Jumping Through Hoops: Embroidery Art Gains Popularity
Did you hear? Embroidery art is all the rage.
One small stitch can become an intricate masterpiece on fabric. For embroidery artists in the Chippewa Valley community, one small purchase can become a world of support toward their artistic passions.
Like many individuals during the COVID-19 pandemic, Lauren Hovde – owner and creator of Calliope Embroidery – fell back in love with the art form of embroidery while in isolation last April and May.
“The first reason that I got interested in it was growing up, I had learned how to sew,” Hovde said. “For a lot of the women in my family, (embroidery) has been passed on from generation to generation. This is something that women in my family have been doing for generations.”
I get super inspired by people around me. I love to just make, like, really weird stuff.
Hovde brings a modern twist to the classic art of embroidery. With a mindset toward repurposing and low waste, she utilizes second-hand sewing materials and unique frames to replace the original perception of an “embroidery hoop.”
“I just love to push the boundary (of embroidery designs) and to see what I can do with it,” Hovde said. “I get super inspired by people around me. I love to just make like, really weird stuff. One day I was like, it’d be so cool to do a croissant – or I like to do things like beetles and bugs.”
Hovde said she has found incredible support to share her passion through the collaboration of local businesses, including Tangled Up in Hue.
At Tangled Up in Hue, multiple embroidery artists have their commission works on display in the storefront. Calliope Embroidery hoops sit next to work from other local embroiderers, such as Madcraftin by Madison Dier and Merfolk by Katie Lawver.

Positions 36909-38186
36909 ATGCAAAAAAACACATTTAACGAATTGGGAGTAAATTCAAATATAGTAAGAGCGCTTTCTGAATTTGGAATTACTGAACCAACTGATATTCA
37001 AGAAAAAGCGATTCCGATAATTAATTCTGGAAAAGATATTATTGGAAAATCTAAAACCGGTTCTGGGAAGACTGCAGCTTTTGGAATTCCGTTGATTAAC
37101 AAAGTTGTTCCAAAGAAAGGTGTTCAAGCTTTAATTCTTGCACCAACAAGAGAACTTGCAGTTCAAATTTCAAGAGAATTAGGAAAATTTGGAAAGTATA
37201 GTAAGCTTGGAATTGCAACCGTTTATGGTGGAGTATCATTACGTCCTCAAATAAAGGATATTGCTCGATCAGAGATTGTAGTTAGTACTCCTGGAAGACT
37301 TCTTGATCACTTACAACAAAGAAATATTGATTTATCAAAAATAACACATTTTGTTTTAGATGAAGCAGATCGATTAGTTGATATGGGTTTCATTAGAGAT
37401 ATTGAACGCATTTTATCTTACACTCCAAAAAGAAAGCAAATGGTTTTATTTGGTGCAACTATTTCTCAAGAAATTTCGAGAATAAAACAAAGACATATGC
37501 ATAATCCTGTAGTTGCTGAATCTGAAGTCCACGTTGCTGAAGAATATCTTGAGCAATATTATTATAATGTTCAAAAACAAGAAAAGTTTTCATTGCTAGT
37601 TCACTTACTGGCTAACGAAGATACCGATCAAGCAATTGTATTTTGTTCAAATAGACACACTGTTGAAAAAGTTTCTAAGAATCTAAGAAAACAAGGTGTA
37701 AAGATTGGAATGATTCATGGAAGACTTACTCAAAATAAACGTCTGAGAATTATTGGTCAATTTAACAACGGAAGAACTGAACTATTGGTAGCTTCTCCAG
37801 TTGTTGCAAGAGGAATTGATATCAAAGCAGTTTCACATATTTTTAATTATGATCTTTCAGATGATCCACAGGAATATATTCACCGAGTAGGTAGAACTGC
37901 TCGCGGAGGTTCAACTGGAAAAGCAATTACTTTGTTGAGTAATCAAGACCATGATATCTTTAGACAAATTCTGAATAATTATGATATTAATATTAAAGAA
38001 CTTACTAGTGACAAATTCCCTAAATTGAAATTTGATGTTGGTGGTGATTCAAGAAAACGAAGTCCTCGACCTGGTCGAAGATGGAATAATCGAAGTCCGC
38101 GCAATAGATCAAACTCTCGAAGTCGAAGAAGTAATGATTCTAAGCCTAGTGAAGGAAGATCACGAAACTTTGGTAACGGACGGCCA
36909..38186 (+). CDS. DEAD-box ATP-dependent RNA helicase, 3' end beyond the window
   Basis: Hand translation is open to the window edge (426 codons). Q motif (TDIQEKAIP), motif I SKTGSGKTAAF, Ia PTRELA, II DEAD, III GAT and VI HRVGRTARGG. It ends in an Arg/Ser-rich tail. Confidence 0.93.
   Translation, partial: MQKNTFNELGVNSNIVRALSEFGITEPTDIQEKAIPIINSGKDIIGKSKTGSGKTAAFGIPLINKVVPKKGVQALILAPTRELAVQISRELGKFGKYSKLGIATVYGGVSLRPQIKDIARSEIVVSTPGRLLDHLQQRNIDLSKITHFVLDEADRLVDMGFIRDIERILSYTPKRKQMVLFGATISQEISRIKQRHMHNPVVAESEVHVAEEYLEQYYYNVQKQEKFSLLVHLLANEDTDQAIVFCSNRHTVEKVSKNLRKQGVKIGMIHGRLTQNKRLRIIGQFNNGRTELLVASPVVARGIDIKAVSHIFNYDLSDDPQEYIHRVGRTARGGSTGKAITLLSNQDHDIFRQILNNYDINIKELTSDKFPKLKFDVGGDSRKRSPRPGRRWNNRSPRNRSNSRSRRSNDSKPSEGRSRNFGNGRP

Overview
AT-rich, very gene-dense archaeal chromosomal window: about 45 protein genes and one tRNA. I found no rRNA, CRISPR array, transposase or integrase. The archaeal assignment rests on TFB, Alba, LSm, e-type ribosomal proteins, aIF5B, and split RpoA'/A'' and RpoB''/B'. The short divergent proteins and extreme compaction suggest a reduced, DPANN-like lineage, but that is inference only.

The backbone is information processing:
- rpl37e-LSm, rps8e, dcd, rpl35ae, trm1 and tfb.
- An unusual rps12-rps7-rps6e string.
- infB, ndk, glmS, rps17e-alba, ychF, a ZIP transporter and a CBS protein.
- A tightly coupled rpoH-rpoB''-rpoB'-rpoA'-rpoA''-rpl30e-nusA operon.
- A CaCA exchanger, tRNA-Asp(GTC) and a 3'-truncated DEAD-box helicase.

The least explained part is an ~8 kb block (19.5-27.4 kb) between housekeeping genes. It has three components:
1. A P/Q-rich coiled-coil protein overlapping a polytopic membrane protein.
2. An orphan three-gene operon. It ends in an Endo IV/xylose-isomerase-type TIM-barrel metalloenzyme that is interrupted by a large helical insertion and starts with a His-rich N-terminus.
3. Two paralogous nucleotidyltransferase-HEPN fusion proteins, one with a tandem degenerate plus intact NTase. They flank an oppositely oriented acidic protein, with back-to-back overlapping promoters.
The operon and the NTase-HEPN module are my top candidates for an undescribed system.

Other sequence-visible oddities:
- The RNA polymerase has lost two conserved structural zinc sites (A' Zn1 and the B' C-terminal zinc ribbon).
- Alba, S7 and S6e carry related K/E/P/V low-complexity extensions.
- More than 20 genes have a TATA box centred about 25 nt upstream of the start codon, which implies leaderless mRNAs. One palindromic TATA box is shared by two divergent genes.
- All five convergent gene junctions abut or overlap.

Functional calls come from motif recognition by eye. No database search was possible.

The downtown Eau Claire shop also offers a wide selection of “do-it-yourself” embroidery kits – a sign of the art form’s growing popularity. “Equinox Embrace,” “Celestial Garden,” and “Fall of the Patriarchy” are just a sample of the embroidery stitch kits available for sale.
Hovde said embroidery is an approachable art form and she encourages all of her friends to try it.
“So many people just do really simple line work, and it’s beautiful,” Hovde said. “It is really accessible to people, and is a different angle (of art) than maybe people would have never thought of to do for themselves.”
“A really unique aspect of Eau Claire is how interested the community is about the passions of other people, especially when it comes to the arts.”
While embroidery supplies are available at Tangled Up in Hue and Blue Boxer arts, a local second-hand shop or Michaels can supply materials for around $10, she said.
“A really unique aspect of Eau Claire is how interested the community is about the passions of other people, especially when it comes to the arts,” Hovde said. “It just brightens my day so much to know that people are seeing my work and that they like it and it makes them happy.”